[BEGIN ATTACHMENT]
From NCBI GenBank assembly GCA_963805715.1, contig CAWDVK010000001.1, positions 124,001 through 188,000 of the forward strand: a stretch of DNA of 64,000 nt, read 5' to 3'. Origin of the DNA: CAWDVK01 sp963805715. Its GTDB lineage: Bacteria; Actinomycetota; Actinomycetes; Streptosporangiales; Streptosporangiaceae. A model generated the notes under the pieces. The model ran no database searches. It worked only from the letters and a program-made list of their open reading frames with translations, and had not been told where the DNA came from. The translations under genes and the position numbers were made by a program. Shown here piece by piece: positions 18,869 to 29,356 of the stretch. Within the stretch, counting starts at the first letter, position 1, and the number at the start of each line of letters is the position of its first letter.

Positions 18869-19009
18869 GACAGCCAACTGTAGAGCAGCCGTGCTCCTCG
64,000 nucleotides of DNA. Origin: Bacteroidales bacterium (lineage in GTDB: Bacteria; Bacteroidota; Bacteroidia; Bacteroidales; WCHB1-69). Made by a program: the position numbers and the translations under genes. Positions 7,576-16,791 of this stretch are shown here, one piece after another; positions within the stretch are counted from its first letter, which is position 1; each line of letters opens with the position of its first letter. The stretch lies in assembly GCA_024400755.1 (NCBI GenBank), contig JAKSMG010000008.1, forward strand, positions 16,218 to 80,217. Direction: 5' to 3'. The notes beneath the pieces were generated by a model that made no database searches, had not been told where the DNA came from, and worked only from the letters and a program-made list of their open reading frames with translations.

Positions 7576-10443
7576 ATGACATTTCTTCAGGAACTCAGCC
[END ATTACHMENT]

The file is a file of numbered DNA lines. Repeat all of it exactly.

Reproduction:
From NCBI GenBank assembly GCA_963805715.1, contig CAWDVK010000001.1, positions 124,001 through 188,000 of the forward strand: a stretch of DNA of 64,000 nt, read 5' to 3'. Origin of the DNA: CAWDVK01 sp963805715. Its GTDB lineage: Bacteria; Actinomycetota; Actinomycetes; Streptosporangiales; Streptosporangiaceae. A model generated the notes under the pieces. The model ran no database searches. It worked only from the letters and a program-made list of their open reading frames with translations, and had not been told where the DNA came from. The translations under genes and the position numbers were made by a program. Shown here piece by piece: positions 18,869 to 29,356 of the stretch. Within the stretch, counting starts at the first letter, position 1, and the number at the start of each line of letters is the position of its first letter.

Positions 18869-19009
18869 GACAGCCAACTGTAGAGCAGCCGTGCTCCTCG
64,000 nucleotides of DNA. Origin: Bacteroidales bacterium (lineage in GTDB: Bacteria; Bacteroidota; Bacteroidia; Bacteroidales; WCHB1-69). Made by a program: the position numbers and the translations under genes. Positions 7,576-16,791 of this stretch are shown here, one piece after another; positions within the stretch are counted from its first letter, which is position 1; each line of letters opens with the position of its first letter. The stretch lies in assembly GCA_024400755.1 (NCBI GenBank), contig JAKSMG010000008.1, forward strand, positions 16,218 to 80,217. Direction: 5' to 3'. The notes beneath the pieces were generated by a model that made no database searches, had not been told where the DNA came from, and worked only from the letters and a program-made list of their open reading frames with translations.

Positions 7576-10443
7576 ATGACATTTCTTCAGGAACTCAGCC